The Select Commission on Emergency COVID-19 Borrowing heard from leaders before approving the borrowing plan unanimously. The Commission includes Senate President Steve Sweeney, Assembly Speaker Craig Coughlin, Sen. Paul Sarlo, chair of the Senate Budget and Appropriation Committee and Assemblywoman Eliana Pintor Marin, chair of the Assembly Budget Committee.

Chris Emigholz questioned a $1.4 billion difference in revenue estimates between the Murphy administration and the Office of Legislative Services and a $2.5 billion budget surplus.

“A shortfall has two sides, and increased surplus and spending on local projects unrelated to the crisis should not be used to inflate the spending side of that shortfall, said Christopher Emigholz, vice president of government affairs

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Indonesian Rupiah, Indian Rupee And Filippino Peso As Gloom Lifting From Asia's Emerging Currencies After Rate Hikes

Photographer: Brent Lewin/Bloomberg

Indian bond traders’ worst fears may be realized this week if Prime Minister Narendra Modi’s government announces a further increase to its mammoth borrowing plan.

Traders expect the government to lift its borrowing estimate for the October-March period to six trillion rupees ($81.5 billion) from the existing 5 trillion rupees, according to 10 out of 16 traders in a Bloomberg survey. The timing for this increase couldn’t be worse as the Reserve Bank of India is set to keep its policy rates on hold on Thursday amid a persistently high inflation.

“With no rate cut baked-in, the only thing the market is waiting for is the borrowing calendar, and cues in the RBI policy,” said Lakshmi Iyer, chief investment officer debt at Mumbai-based Kotak Mahindra Asset Management Co. “Additional borrowings will definitely spook the market if there isn’t a game plan to support extra

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By Swati Bhat

MUMBAI (Reuters) – The Indian government is unlikely to increase its second half borrowing when it announces its full-year target this month, but will leave room for any hike towards the end of the fiscal year in March if needed, economists and market participants said.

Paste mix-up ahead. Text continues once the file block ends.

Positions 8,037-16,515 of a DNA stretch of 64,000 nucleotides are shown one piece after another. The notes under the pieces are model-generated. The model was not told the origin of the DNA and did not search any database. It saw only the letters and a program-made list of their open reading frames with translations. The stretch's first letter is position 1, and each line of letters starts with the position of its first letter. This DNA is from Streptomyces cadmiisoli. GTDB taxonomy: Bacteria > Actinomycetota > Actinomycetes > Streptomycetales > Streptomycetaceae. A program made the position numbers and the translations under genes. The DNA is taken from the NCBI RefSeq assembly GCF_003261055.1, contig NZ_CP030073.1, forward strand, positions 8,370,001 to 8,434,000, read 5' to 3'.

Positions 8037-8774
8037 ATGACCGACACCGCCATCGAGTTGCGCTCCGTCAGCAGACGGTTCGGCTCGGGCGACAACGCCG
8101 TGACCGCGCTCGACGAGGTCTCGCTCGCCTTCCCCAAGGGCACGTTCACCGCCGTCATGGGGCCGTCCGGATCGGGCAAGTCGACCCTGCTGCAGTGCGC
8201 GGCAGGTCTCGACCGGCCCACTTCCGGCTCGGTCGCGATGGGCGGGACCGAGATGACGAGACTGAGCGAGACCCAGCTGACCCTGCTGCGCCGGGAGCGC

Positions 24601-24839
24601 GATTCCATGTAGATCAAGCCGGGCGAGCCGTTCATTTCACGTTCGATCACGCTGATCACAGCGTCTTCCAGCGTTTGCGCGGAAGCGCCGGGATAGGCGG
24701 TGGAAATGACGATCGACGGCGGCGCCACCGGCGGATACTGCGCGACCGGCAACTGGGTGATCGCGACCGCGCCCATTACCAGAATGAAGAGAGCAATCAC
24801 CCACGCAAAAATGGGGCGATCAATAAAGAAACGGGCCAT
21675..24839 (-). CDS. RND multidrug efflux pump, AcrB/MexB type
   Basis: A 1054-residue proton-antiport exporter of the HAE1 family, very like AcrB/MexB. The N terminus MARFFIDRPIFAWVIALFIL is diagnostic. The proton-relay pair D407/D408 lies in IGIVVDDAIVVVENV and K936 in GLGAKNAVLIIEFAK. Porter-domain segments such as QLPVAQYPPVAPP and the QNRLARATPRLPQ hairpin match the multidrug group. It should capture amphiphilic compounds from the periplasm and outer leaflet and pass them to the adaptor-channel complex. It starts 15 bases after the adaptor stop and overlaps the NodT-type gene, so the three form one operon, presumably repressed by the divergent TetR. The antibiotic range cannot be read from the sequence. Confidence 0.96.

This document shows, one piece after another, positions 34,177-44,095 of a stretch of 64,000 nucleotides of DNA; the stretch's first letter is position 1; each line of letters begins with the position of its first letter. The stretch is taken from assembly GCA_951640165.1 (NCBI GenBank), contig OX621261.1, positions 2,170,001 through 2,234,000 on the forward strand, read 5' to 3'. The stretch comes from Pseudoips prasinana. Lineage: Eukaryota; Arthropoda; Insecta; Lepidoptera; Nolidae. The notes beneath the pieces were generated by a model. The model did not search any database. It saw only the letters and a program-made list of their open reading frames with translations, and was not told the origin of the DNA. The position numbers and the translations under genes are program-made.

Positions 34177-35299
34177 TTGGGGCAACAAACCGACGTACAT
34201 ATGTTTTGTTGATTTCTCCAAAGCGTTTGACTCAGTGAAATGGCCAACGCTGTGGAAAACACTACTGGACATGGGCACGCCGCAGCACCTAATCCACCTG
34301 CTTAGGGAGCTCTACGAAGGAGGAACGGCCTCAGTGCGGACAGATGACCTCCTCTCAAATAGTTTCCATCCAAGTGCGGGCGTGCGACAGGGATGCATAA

The federal government has already borrowed more than half of the planned full year borrowing of a record 12 trillion rupees ($162.36 billion) in the fiscal first half that runs through September, and the government is likely to finish borrowing the rest by January, economists said.

“Given the highly uncertain outlook on the fiscal math, H2 borrowings might be completed by early 2021, with any larger-than-expected revenue shortfalls to be plugged thereafter by additional issuance,” said Radhika Rao, an economist with DBS.

The majority of the 10 market participants and economists interviewed by Reuters agreed with this view, saying any hike in

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By David Milliken and Andy Bruce

LONDON (Reuters) – British public borrowing surged again in August to a new record high, driven by huge outlays to combat the coronavirus pandemic, with the budget deficit so far this tax year overtaking its full-year peak during the global financial crisis.

The government has now borrowed 173.7 billion pounds ($221.8 billion) in the five months since the start of the financial year in April, outstripping the previous record of 157.7 billion pounds set in the 12 months ending March 2010.